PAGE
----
Sobolev, the inspirational fitness coach, created the hyper-positive Hugs Over Masks, which grew to have over 11,000 people in its Facebook group. For Daigle, the polished marketer, it was all about helping the sleek brand The Line—which also had thousands of members online before being pulled by Facebook—become popular and then slowly take the reins as its spokesperson. For Saccoccia, a non- parent, it was, confusingly, starting Mothers Against Social Distancing, which also had over 11,000 members on Facebook before being taken down in March. (A Facebook spokesperson confirmed the company had removed the Mothers Against Social Distancing page.)
Think hard here, because that’s what will move the merchandise. You can’t attend a rally in Canada without seeing Hugs Over Masks or The Line logos.
“They do think very carefully. For Vlad, he thought very carefully about why he wanted to call the group Hugs Over Masks,” said Drew. “He tries to have a more positive brand that he can follow the kind of hippie-dippy love bombing stuff.”
(Side technique 2: If you can, think of a brand that involves children. Using child abuse as an emotionally manipulative form of recruitment and propaganda is a tale as old as time, one that’s being expertly used by QAnon influencers currently.)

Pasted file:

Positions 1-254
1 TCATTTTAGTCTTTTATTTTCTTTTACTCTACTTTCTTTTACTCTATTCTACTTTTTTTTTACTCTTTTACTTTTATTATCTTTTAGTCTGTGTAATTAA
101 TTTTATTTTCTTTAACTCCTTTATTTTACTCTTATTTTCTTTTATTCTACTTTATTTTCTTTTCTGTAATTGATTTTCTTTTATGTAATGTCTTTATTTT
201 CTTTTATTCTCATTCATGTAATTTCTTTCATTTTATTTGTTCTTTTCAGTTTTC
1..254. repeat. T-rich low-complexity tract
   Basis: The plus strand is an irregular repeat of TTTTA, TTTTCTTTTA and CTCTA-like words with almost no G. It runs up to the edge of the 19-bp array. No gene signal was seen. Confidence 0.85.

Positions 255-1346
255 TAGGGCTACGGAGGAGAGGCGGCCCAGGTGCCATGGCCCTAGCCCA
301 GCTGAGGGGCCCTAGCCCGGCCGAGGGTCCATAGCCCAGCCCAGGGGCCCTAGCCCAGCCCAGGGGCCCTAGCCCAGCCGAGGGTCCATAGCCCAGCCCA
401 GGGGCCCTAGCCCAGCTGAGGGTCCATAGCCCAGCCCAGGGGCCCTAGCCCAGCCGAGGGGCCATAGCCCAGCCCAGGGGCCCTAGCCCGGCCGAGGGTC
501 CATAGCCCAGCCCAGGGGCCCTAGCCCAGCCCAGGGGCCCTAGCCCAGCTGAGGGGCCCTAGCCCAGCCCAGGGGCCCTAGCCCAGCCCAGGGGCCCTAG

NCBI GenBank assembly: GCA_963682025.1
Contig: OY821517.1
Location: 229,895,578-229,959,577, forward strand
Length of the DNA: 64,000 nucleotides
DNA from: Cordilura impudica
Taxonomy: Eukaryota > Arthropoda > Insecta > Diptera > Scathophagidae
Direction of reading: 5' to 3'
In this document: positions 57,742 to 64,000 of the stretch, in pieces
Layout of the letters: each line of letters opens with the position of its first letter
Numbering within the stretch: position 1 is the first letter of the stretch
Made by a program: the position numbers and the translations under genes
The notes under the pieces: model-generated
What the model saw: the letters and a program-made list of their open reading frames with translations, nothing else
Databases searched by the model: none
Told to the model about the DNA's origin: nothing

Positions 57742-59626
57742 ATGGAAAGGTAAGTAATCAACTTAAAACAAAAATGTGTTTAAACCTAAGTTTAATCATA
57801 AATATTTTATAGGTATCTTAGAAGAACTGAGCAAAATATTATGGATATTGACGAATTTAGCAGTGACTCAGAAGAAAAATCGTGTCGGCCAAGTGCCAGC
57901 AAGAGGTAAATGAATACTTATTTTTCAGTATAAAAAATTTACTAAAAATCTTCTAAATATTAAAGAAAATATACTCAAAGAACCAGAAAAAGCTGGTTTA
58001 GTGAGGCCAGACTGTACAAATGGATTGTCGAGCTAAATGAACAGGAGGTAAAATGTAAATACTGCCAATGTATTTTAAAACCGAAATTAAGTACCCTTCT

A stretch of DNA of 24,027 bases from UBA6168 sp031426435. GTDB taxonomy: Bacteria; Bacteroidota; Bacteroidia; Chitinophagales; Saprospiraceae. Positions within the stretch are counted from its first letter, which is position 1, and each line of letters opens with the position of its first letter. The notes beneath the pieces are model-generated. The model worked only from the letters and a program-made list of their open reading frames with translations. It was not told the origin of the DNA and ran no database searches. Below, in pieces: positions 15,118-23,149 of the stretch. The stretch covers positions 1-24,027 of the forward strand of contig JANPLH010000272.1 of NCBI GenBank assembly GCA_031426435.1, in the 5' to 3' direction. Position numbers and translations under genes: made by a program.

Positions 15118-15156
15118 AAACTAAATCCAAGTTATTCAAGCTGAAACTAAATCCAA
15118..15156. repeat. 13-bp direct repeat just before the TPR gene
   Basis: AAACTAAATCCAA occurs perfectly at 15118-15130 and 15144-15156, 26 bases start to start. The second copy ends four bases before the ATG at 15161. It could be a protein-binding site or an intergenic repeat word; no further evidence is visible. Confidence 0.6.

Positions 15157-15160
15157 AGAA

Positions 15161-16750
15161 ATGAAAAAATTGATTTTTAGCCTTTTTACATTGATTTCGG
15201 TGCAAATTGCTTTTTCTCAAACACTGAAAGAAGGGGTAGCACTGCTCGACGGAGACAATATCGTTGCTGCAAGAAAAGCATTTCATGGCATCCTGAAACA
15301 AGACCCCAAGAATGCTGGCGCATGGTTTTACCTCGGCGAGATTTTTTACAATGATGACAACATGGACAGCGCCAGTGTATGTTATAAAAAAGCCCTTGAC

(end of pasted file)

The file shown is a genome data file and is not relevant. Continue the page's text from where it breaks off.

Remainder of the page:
Tip 3: Get Good at Social Media—but Not Too Good
Start posting, and start posting frequently. Tony, an anti-fascist researcher who writes regularly on the anti-mask movement, said that the group posts more than you could ever think.
“Their use of social media has been excellent,” said Tony, who asked that his full name not be used out of fear of reprisal. “I will say that. They’re very good at promoting themselves.”
It’s important to post a lot and to show glimpses of your world, because this builds a level of intimacy and makes people think they’re your friend, Baker explained, pointing to Martha Stewart as someone who used this technique well pre-internet.
“We are much more inclined to follow the advice of people that we trust and that we relate to,” said Baker. “Many of the techniques and strategies that influencers use predate the internet.”
All these figures are constantly posting videos and posts on their pages to keep their supporters engaged and enraged. Some of the leaders make upward of 20 to 30 posts on Facebook and put up multiple lengthy Instagram videos every day. They treat it like a full-time job.
“Most of these people, they do every type of social media outreach, constant text posts on Facebook and vlogging every day,” said Dan Collen, a journalist who covers the anti-mask and fringe movement.